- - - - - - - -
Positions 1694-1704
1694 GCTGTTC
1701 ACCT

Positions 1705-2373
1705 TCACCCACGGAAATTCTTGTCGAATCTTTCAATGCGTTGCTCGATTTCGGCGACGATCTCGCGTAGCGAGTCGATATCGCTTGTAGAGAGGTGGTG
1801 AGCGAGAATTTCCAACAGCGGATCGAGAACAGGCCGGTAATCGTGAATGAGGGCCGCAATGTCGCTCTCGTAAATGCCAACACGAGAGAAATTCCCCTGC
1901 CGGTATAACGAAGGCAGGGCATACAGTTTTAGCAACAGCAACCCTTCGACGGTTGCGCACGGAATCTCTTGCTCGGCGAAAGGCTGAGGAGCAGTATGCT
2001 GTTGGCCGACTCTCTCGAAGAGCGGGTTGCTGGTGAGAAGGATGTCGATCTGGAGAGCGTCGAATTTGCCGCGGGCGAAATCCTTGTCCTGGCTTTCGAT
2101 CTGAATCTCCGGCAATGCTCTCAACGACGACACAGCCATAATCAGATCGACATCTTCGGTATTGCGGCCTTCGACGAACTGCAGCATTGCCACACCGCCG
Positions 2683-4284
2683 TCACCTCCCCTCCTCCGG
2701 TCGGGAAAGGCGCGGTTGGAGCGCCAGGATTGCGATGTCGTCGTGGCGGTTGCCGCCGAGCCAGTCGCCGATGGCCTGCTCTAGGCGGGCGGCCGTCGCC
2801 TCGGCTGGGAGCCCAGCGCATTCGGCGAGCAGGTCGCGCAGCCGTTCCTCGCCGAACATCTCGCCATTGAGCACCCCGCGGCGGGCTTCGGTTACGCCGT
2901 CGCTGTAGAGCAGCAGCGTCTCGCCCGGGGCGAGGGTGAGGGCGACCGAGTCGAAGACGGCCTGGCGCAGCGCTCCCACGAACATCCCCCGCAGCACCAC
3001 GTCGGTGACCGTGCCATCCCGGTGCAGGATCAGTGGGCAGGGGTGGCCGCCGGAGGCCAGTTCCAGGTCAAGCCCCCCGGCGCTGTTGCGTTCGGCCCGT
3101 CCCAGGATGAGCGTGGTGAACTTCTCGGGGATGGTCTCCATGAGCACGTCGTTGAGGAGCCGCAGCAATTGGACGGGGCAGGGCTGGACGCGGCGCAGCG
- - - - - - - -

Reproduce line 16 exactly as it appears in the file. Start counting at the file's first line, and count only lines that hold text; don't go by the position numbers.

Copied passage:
3101 CCCAGGATGAGCGTGGTGAACTTCTCGGGGATGGTCTCCATGAGCACGTCGTTGAGGAGCCGCAGCAATTGGACGGGGCAGGGCTGGACGCGGCGCAGCG